These Are The Best Bob Dylan Covers Of All Time

05.21.16 1 year ago 17 Comments

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On Friday, Bob Dylan released Fallen Angels, his second straight album of all covers, the first being last year’s Shadows In The Night. While these albums have focused on songs recorded by Frank Sinatra, many contemporary artists have given their brilliant takes on Dylan’s work. Today, we look at 10 of the finest Dylan covers ever recorded. Of course, his songs have been performed hundreds of times, and there was a ton to choose from, so there’s naturally going to be some disagreement. Now then, onto the fun!

10. Adele – “Make You Feel Love My Love”

This track, from 1997’s Time Out Of Mind, has been one of Dylan’s most covered songs, with Garth Brooks and Billy Joel both performing solid renditions of it. The best version, however, easily belongs to Adele, who recorded it for her debut album, 19. She wrings every possible bit of emotion out of these lyrics with her evocative delivery. After hearing this one, we should’ve seen instant classics like “Rolling In The Deep” and “Someone Like You” coming from a mile away.

9. Rage Against The Machine – “Maggie’s Farm”

With rumors of a new Rage-affiliated supergroup brewing, let’s look at one of their best moments: this brutal, fiery cover of a Dylan track that was already pretty pissed off in its original version. As the song builds up, Zach De La Rocha’s vocals get angrier and angrier, giving a ton of power to the lament of an underpaid worker. If Rage were to really reunite, with the possibility of a Donald Trump presidency looming, don’t be surprised if this track were to appear on several setlists, and is met with roaring approval.

8. The Byrds – “My Back Pages”

The Byrds covered several Dylan songs, with their take on “Mr. Tamboruine Man” likely being their best known. This track, from Younger Than Yesterday (a title seemingly inspired by this song’s chorus) is their finest interpretation of the man’s work, turning a plaintive folk lament into a jangly, power-popish tune. The background vocals bring the mantra of “I was so much older then/ I’m younger than that now” to life in a really stirring way.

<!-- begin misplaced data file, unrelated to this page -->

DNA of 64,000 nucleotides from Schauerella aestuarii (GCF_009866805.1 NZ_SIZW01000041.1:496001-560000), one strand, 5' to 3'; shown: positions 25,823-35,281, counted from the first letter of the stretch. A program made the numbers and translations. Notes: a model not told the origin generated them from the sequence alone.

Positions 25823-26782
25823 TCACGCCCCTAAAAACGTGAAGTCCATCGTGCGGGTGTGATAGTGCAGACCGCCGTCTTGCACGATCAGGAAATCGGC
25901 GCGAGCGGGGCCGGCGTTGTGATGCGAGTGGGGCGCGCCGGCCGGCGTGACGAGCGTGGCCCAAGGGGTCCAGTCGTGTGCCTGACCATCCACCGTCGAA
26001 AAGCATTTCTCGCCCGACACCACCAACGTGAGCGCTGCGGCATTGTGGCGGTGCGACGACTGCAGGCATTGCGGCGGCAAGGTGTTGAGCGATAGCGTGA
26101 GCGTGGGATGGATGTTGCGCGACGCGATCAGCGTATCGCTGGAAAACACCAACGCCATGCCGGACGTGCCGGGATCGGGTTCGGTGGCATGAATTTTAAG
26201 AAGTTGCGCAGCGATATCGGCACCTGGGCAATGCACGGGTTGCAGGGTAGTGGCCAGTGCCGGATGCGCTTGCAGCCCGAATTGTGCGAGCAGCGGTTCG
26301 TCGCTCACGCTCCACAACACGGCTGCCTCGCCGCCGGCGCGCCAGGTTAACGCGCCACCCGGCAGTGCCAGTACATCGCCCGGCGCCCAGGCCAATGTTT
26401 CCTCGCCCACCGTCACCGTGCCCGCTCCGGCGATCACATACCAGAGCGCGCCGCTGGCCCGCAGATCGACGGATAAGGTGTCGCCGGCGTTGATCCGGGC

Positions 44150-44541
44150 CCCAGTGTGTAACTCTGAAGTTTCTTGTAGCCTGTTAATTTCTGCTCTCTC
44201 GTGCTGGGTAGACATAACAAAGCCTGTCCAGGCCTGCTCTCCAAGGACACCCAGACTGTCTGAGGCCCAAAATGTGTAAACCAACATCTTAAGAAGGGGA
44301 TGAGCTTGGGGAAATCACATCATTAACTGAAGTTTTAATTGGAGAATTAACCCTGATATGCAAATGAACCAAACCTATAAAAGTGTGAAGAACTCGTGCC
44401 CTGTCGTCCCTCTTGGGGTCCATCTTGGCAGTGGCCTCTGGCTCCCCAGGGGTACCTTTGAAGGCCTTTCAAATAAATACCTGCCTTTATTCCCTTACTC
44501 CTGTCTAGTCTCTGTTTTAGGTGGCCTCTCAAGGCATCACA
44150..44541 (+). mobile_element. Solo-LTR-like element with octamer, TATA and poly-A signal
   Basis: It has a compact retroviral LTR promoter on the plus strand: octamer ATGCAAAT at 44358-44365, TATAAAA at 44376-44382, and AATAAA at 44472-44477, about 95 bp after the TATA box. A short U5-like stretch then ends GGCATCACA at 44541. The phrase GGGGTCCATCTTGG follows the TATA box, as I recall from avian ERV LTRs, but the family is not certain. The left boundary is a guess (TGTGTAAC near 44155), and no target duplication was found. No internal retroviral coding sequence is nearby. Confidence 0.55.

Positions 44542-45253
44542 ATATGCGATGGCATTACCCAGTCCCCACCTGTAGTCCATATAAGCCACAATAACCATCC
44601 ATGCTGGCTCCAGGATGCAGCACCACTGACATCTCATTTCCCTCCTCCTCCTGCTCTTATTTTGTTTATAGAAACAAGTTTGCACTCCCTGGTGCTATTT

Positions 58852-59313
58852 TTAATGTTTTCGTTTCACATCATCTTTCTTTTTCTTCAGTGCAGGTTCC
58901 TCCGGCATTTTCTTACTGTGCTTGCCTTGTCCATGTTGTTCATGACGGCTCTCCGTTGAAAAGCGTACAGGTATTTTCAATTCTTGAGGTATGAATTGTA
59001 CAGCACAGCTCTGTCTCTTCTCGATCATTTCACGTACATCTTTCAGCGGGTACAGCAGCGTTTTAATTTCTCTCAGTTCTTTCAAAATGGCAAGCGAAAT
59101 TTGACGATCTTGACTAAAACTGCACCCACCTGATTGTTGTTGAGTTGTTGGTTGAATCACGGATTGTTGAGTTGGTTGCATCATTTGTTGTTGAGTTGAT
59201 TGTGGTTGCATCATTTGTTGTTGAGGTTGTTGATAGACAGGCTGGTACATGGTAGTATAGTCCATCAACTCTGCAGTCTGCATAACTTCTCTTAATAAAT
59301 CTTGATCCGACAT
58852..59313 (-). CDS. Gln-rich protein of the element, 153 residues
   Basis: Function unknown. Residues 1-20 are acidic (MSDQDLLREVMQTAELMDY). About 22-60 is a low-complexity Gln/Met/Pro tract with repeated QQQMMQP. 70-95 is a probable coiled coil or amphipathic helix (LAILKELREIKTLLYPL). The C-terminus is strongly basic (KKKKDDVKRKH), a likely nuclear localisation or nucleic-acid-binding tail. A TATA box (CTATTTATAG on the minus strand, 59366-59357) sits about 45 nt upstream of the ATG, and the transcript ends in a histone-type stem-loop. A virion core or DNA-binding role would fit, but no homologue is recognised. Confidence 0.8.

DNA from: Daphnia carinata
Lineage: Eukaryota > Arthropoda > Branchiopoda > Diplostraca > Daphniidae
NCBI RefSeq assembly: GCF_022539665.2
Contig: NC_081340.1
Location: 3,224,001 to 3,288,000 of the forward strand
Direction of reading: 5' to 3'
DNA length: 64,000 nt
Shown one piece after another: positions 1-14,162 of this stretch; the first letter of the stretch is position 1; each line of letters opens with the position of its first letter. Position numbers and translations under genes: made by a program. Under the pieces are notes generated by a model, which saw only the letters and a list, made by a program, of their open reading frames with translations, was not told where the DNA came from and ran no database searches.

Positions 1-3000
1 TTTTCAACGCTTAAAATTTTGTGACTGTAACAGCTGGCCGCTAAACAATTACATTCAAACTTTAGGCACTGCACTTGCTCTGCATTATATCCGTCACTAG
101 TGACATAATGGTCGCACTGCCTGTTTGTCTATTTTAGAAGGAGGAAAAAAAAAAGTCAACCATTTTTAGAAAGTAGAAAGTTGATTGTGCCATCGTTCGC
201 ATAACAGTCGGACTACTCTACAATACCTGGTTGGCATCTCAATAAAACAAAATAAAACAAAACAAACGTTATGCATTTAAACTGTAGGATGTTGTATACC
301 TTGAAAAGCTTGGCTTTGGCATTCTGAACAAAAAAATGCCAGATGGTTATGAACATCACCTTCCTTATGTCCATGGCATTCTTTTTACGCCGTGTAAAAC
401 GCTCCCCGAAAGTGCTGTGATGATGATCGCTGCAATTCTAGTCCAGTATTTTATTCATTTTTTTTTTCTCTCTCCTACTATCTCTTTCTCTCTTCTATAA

7. Beck – “Leopard-Skin Pill-Box Hat”

In some ways, Dylan was Beck before Beck, as they both had a great fondness of stream-of-consciousness lyrics that somehow kinda make sense. Here, Beck turns the Blonde On Blonde tune into a killer fuzz-guitar rave-up that sounds a bit like a blues-ier version of his own “E-Pro.” This is probably the most thoroughly Beck has ever rocked out, and as blasphemous as it might sound, this track just might surpass the original.

6. The Band – “I Shall Be Released”

The Band were Dylan’s backing umm…. group throughout the late ’60s, and they took on several of his songs during the time. While “When I Paint My Masterpiece” is also quite strong, we’re going with this one just for the sheer beauty of the chorus. Levon Helm’s pained delivery of “any day now, any day now/I shall be released” brings our narrator’s pain to live in an incredibly vivid fashion.

5. Johnny & June Carter Cash – “It Ain’t Me, Babe”

Despite coming from two vastly different worlds, Dylan and Cash were huge fans of each other. This was one of a few Dylan songs that Cash covered (his take on “Girl From The North Country” is quite strong, too), but it stands out as his best. While Dylan’s version is sad and yearning, Cash’s feels more bitter with the “NO! NO! NO!” in the chorus more emphatic than ever. Despite coming from the more conservative country scene, Cash nonetheless had a perfect understanding of Dylan’s work.

4. The White Stripes – “One More Cup Of Coffee”

The White Stripes were never more raw than on their debut album, which added a punk vibe to their blues-y sound. While their sound would be more developed on later albums, there’s a charming, youthful urgency to this album, and that comes through perfectly on this cover. Jack White does an even better job of presenting our narrator as a weary travel heading into uncertain danger (what exactly is the “valley below,” anyway?) than Dylan himself.

3. Guns ‘N Roses – “Knockin’ On Heaven’s Door”

On Use Your Illusion I and II, Axl Rose attempted to drop his sleaze-rock persona, and be taken more seriously. The results are mixed, but this gorgeous cover ranks among his best work. Rose’s powerful vocals give the song a great boost of extra emotion, but what really makes this one memorable are the backup singers, who turn it into a soaring anthem.

2. George Harrison – “If Not For You”

This version came out around the same time as Dylan’s original, so you’d be forgiven for not knowing it was a cover. Here, Harrison takes an already lovely ballad, and raises it up with a gorgeous slide guitar riff that builds up the entire song. The song was a perfect illustration of Harrison’s abilities as a guitarist, as he adds his own brilliant flourishes to someone else’s song, effectively making it his own.


1. The Jimi Hendrix Experience – “All Along The Watchtower”

Perhaps an obvious choice, but also the correct one. As a folk-y tune on Dylan’s John Wesley Harding, this was a reasonably strong song, but Hendrix and his immaculate guitar playing turn it into a masterpiece, adding necessary urgency and power. Hendrix seems to actually understand the song more than Dylan himself did. To this day, it stands as the finest interpretation of the man’s work.

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